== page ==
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Vice President George Bush engaged in an extraordinary public...

By NORMAN D. SANDLER

WARSAW, Poland -- Vice President George Bush engaged in an extraordinary public tribute to Poland's political underground Monday and told its communist leaders in a televised address that as the country moves toward greater freedoms, 'We will seek new ways to be helpful.'

Nearing the end of a four-day visit that marked a rebound in U.S.-Polish relations and a restoration of full diplomatic ties, Bush used an unprecedented 5-minute speech to the Polish people to assure them, 'We will always be with you.'

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At the same time, Bush exerted gentle pressure on the regime of Gen. Wojciech Jaruzelski to not only continue 'the initial steps' taken toward economic reform and national reconciliation, but to grant broader freedoms.

'It's not for me to try to tell you, the Polish people, what road to take. That's a matter for Poles themselves to decide. But I can tell you what has worked in our country and in many countries,' he said.

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'It is respect for human rights. It is the right to form independent and self-governing organizations for many purposes, including the protection of workers' interest. It is an economic system that encourages people to reach their full potential.

'As you move toward greater freedom and pluralism, we will seek new ways to be helpful,' he said.

Bush also spoke of his talks Sunday with Solidarity leader Lech Walesa. It was the first time Walesa's name was mentioned as a leader of Solidarity in the official Polish media since the union was crushed with the imposition of martial law in 1981.

'Much mutual suspicion and bitterness remain from the events of December 1981,' he said. 'But all agree that Poland should be strong and propserpous and independent and play its proper role as a great nation in the heart of Europe.'

Despite often contentious discussions that did little to resolve deep-seated differences over Poland's future, Bush thanked his government hosts 'for their traditional Polish hospitality' and said he had witnessed 'a spontaneous outpouring of affection for the United States of America that I will never forget.'

'Za nasza i wasza wolnosc -- For your freedom and ours,' he said, 'and as we invoke this cry from Poland's glorious past, let us look to the future: Niech zyje Polska -- Long live Poland.'

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While Bush tread carefully in his reference to Solidarity and his discussion of what the government should do to win further support from the United States, the initial Polish reaction was critical. He had barely finished when a television commentator said the speech indicated Bush had not rid himself of 'myths and illusions' he carried to Poland.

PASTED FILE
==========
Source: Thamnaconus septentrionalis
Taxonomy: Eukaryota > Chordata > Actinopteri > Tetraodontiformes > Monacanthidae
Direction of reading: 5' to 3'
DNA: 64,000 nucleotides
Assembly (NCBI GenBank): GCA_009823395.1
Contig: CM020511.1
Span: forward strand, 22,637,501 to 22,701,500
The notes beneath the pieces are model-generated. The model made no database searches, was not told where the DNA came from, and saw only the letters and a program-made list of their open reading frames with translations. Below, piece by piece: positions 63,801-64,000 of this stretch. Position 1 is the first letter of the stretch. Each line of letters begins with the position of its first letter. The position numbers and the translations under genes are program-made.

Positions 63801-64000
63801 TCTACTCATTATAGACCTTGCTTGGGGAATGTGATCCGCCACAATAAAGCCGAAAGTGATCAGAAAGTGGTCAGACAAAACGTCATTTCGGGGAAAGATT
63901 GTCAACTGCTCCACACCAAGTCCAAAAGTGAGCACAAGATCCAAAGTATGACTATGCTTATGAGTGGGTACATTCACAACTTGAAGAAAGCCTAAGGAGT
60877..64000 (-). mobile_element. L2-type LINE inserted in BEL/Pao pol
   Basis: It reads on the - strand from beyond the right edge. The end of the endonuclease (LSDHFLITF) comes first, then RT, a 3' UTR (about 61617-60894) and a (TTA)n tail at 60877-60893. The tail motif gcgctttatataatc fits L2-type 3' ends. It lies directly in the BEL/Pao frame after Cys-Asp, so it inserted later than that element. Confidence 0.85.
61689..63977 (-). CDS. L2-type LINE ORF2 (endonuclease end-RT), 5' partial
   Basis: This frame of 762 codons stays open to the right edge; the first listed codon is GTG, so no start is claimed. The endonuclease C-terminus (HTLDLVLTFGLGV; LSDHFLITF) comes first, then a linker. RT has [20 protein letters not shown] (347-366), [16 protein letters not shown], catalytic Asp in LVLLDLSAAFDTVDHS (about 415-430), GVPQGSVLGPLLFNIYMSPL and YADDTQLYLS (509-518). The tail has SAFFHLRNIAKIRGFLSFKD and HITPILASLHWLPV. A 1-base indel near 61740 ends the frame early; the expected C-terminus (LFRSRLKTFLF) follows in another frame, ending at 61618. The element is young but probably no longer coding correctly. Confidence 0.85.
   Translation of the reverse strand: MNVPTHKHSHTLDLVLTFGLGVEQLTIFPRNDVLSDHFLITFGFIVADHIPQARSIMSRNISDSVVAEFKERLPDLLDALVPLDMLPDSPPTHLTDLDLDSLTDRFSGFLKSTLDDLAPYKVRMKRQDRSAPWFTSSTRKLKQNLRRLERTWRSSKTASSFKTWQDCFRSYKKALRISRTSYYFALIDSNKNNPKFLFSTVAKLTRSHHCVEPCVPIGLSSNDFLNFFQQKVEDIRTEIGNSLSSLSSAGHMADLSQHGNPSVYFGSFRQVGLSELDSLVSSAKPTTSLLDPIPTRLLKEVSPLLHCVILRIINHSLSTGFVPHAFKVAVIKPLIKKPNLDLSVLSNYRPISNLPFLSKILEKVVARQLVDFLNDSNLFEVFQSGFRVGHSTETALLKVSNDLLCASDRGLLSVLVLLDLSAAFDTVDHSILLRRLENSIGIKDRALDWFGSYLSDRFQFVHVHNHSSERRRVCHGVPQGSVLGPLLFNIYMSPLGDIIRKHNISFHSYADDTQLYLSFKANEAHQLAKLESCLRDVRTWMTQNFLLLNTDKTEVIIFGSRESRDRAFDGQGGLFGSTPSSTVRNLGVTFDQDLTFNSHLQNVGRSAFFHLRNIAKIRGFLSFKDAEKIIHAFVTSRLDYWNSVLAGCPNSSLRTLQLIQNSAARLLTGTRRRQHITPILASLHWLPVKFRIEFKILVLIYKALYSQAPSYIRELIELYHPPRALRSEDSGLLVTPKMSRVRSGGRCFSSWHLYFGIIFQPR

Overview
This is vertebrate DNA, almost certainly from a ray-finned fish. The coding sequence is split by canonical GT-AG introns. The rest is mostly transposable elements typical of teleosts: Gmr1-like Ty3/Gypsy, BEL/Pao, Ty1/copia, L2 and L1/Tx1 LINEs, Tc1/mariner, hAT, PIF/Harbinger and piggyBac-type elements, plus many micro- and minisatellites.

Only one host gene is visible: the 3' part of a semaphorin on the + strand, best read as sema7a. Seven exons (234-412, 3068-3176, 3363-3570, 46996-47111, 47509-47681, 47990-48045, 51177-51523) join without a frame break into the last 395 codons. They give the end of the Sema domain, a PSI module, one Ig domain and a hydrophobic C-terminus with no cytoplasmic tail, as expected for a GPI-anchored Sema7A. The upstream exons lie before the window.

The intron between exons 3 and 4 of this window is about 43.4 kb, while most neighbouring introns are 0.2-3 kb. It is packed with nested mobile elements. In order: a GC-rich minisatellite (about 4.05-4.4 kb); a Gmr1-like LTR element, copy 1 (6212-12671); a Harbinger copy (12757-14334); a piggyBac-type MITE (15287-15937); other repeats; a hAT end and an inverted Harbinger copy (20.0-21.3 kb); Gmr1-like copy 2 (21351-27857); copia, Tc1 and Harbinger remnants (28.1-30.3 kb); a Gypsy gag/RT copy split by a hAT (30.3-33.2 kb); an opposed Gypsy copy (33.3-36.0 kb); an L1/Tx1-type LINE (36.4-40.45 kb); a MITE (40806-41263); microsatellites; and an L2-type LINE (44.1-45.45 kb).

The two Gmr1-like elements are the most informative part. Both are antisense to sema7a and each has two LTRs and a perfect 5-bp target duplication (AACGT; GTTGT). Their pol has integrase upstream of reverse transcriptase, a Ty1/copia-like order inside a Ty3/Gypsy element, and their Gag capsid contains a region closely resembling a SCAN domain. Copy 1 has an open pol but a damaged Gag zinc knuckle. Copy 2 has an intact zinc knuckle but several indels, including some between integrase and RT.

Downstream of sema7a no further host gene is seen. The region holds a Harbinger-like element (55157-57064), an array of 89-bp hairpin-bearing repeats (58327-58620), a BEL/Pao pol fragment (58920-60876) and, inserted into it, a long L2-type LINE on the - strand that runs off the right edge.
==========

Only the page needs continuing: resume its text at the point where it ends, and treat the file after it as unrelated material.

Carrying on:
As Bush left the television studio after his appearance -- the first by a Western leader -- he was asked about the anticipated criticism of his remarks and quipped to reporters: 'What's new? You criticize my speeches in the United States.'

To shouts of 'Long live Bush,' Bush started the day with a pilgrimage to the grave of the Rev. Jerzy Popieluszko, the Catholic priest whose 1984 slaying by secret police kept alive the flame of the rebellious Solidarity trade union.

Bush arrived at St. Stanislaw Kostka Church accompanied by Walesa, which triggered an emotional surge that underscored the depth of political discord in the communist state.

While it has become commonplace for foreign dignitaries to meet with Walesa, the public display Monday was not. However, the absence of interference in no way denoted government approval.

The event was not mentioned by the state-run media. Moreover, sources said, Polish authorities demanded removal of the Polish flag from Bush's limousine after learning Walesa would accompany the vice president to the church.

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Nonetheless, there was no overt attempt to prevent the joint appearance, which had been under consideration for some time and helped the U.S. side reinforce its position of continued pressure on Jaruzelski while enabling Bush to project an image of toughness in dealing with the communist government.

The reaction was so strong that as they toured the church, Walesa turned to Bush and quipped, 'Why don't you stay here and run for election?'

In fact, aides to Bush have expressed no shortage of pleasure about the response he has drawn here, at times a sharp contrast to what he has encountered on the campaign trail.

Walesa clearly was moved by the show of support from Bush.

'It's the biggest support ever given to Solidarity,' he said. 'We are happy he understands our strivings and our struggle.'

Bush's mission to Poland ends Tuesday with a news conference. He then flies on to Krakow to tour the Nazi death camps of Auschwitz and Birkenau before traveling on to Bonn, West Germany, to resume a round of consulations with allied leaders.

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